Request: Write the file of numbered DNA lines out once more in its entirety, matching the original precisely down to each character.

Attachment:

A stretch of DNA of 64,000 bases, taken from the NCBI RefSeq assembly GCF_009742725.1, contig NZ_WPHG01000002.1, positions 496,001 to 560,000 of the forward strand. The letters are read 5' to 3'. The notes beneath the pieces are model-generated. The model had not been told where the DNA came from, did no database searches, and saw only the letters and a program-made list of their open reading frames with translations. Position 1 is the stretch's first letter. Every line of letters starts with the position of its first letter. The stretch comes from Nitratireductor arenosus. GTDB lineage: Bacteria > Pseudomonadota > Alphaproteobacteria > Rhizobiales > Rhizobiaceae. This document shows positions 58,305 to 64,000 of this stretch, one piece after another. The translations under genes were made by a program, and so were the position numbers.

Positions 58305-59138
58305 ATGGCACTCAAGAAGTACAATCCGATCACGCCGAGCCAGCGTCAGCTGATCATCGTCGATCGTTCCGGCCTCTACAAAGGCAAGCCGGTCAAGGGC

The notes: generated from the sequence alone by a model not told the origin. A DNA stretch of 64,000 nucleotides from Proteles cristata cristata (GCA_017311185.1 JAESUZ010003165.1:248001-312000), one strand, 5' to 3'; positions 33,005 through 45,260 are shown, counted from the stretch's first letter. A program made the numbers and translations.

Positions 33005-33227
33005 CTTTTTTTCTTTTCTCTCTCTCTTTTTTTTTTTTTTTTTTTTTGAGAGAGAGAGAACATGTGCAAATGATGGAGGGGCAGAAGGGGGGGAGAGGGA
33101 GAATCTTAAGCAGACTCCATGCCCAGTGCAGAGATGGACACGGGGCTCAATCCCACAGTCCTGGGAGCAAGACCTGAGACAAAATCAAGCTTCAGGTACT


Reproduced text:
A stretch of DNA of 64,000 bases, taken from the NCBI RefSeq assembly GCF_009742725.1, contig NZ_WPHG01000002.1, positions 496,001 to 560,000 of the forward strand. The letters are read 5' to 3'. The notes beneath the pieces are model-generated. The model had not been told where the DNA came from, did no database searches, and saw only the letters and a program-made list of their open reading frames with translations. Position 1 is the stretch's first letter. Every line of letters starts with the position of its first letter. The stretch comes from Nitratireductor arenosus. GTDB lineage: Bacteria > Pseudomonadota > Alphaproteobacteria > Rhizobiales > Rhizobiaceae. This document shows positions 58,305 to 64,000 of this stretch, one piece after another. The translations under genes were made by a program, and so were the position numbers.

Positions 58305-59138
58305 ATGGCACTCAAGAAGTACAATCCGATCACGCCGAGCCAGCGTCAGCTGATCATCGTCGATCGTTCCGGCCTCTACAAAGGCAAGCCGGTCAAGGGC

The notes: generated from the sequence alone by a model not told the origin. A DNA stretch of 64,000 nucleotides from Proteles cristata cristata (GCA_017311185.1 JAESUZ010003165.1:248001-312000), one strand, 5' to 3'; positions 33,005 through 45,260 are shown, counted from the stretch's first letter. A program made the numbers and translations.

Positions 33005-33227
33005 CTTTTTTTCTTTTCTCTCTCTCTTTTTTTTTTTTTTTTTTTTTGAGAGAGAGAGAACATGTGCAAATGATGGAGGGGCAGAAGGGGGGGAGAGGGA
33101 GAATCTTAAGCAGACTCCATGCCCAGTGCAGAGATGGACACGGGGCTCAATCCCACAGTCCTGGGAGCAAGACCTGAGACAAAATCAAGCTTCAGGTACT